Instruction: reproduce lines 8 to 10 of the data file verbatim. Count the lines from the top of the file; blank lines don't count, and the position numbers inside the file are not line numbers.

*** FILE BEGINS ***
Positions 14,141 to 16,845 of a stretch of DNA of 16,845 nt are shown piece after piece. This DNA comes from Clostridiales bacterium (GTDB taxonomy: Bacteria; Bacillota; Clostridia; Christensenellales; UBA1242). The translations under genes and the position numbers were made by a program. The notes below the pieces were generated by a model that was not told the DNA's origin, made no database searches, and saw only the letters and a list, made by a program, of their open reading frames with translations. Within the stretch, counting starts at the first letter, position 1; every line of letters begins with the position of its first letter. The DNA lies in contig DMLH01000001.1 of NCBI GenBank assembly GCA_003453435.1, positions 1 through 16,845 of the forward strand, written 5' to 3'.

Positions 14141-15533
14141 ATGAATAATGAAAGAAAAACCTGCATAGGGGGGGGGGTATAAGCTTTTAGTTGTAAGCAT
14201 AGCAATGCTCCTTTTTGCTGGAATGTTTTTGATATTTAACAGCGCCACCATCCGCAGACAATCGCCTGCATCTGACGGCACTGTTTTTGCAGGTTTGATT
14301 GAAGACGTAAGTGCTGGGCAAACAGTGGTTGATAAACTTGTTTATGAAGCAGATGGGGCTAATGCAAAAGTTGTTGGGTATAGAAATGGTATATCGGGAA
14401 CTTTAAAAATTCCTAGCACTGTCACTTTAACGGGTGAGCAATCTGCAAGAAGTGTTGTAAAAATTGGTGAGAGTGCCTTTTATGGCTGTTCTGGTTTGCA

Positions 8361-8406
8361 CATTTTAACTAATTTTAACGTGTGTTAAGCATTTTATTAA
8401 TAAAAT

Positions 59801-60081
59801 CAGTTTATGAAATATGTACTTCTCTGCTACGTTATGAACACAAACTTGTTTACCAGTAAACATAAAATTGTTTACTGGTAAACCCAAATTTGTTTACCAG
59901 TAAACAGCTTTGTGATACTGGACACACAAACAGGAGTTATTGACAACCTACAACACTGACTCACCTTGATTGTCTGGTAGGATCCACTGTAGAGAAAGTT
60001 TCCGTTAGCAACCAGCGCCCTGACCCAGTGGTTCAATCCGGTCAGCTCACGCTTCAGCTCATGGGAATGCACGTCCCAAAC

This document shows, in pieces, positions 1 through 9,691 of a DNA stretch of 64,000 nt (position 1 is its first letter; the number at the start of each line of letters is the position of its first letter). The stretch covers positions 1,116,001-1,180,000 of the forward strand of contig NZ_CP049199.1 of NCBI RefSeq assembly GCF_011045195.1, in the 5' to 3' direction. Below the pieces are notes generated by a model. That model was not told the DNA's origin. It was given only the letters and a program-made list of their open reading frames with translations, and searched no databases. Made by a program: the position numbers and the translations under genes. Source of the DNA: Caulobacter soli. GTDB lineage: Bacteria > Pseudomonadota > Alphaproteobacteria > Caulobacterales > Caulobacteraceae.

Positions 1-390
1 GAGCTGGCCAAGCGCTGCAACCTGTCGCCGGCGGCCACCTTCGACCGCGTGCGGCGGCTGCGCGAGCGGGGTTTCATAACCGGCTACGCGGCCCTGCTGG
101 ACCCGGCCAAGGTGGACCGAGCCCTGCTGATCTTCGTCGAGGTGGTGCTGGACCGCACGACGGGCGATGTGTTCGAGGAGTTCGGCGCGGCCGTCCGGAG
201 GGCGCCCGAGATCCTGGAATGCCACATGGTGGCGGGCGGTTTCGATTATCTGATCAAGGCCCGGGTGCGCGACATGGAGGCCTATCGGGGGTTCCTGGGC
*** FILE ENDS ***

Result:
8361 CATTTTAACTAATTTTAACGTGTGTTAAGCATTTTATTAA
8401 TAAAAT

Positions 59801-60081